We Need More “Models Of Diversity”. Because Not Everyone Makes A Stand Standing.

June 23, 2014 by
Snapshot_ChelseyJay
AdvertisingBeautyHealth

Chelsey Jay, a 23-year-old woman from Essex, England lived the first 20 years of her life as an able-bodied person. Then, everything changed.

She developed the neurological condition postural orthostatic tachycardia syndrome. POTS is a rare condition that affects blood flow, causing people afflicted with the syndrome to experience an increased heart rate and significant drop in blood pressure when changing their physical position, such as when standing up.

chelsea_jayFor Chelsey, POTS causes her to faint when she stands up, and the symptoms have become so severe that she now must use a wheelchair whenever she goes out.

“It all happened absolutely out of the blue. One minute I was working, rushing about and getting on with things, and the next thing I knew I’d fainted,” Chelsey said.

Before her diagnosis, Chelsey was studying to become a nurse, and modeling part-time. “To suddenly become disabled, gave me a real wake-up call. I realized how rarely disabled people are represented in the media, and I began to feel isolated.”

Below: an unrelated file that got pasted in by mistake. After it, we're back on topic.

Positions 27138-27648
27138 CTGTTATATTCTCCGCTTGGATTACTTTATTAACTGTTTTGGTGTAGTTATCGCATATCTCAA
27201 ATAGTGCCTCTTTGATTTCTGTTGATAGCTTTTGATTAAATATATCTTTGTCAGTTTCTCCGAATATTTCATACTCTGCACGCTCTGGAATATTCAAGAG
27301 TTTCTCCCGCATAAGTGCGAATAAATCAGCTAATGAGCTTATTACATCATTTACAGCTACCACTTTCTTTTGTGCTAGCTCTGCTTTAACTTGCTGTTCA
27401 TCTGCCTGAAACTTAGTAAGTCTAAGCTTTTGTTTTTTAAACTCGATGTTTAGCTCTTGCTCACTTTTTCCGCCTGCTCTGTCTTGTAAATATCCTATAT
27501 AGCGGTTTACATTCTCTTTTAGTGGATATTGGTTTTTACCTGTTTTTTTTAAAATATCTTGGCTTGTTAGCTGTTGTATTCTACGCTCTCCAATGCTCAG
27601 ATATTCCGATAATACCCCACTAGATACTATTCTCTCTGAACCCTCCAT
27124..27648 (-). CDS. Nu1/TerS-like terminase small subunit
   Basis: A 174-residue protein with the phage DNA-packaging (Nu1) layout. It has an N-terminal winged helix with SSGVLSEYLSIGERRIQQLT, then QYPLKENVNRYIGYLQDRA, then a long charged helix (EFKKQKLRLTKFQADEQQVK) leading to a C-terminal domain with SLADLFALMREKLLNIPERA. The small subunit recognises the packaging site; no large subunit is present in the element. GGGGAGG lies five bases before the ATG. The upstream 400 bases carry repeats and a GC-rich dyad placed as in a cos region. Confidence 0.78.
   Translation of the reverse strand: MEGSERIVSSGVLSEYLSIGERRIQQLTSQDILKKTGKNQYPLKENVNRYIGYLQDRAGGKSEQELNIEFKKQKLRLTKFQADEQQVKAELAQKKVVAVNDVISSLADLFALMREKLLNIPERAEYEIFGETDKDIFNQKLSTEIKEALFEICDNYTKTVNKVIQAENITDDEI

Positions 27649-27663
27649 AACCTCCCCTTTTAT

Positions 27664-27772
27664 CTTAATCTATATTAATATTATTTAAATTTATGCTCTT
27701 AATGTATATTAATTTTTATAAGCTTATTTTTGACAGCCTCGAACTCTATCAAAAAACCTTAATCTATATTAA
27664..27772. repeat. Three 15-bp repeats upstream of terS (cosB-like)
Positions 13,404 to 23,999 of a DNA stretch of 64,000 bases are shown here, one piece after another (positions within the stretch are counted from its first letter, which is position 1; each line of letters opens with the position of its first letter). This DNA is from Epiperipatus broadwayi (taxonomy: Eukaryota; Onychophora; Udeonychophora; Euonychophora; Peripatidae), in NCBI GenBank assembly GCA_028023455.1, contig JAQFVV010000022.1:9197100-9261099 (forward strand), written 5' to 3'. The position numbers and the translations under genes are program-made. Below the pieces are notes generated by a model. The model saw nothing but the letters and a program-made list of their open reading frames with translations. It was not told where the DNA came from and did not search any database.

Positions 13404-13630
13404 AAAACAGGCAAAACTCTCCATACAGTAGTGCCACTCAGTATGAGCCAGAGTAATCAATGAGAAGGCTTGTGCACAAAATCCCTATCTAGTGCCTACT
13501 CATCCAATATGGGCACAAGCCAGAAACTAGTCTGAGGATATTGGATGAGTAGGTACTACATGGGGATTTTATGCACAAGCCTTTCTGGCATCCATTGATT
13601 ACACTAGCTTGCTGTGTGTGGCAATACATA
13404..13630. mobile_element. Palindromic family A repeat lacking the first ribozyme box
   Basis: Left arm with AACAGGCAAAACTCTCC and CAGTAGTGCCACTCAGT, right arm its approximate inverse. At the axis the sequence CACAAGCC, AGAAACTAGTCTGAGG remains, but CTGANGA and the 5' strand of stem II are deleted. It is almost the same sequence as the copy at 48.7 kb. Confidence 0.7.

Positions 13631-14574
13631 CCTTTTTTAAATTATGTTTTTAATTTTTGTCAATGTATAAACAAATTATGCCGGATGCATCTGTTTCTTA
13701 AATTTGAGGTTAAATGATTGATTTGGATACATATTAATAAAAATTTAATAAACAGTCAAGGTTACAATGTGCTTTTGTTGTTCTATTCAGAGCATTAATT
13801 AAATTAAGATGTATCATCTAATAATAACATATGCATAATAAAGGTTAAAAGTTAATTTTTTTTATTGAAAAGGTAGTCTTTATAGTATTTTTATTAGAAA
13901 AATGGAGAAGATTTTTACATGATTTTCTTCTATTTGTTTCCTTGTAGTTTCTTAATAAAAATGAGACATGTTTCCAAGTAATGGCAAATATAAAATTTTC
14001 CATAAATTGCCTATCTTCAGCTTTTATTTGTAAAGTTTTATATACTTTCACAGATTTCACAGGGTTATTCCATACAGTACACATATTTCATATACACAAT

In an effort to try and change the lack of disabled actors and models featured in the media, Chelsey wants to show the film, music and fashion industries what they’re missing.

“No one should feel shut out from the modern presentation of beauty.”

Today, she is a disabled model and an ambassador for Models of Diversity, a campaign and organization calling for more diversity in media. “You can’t airbrush out a set of wheels or a limb that’s missing. I’ve created this video to show that disabled people are perfectly capable of fitting in with the industry. These industries need to embrace disabled talent, not exclude it!”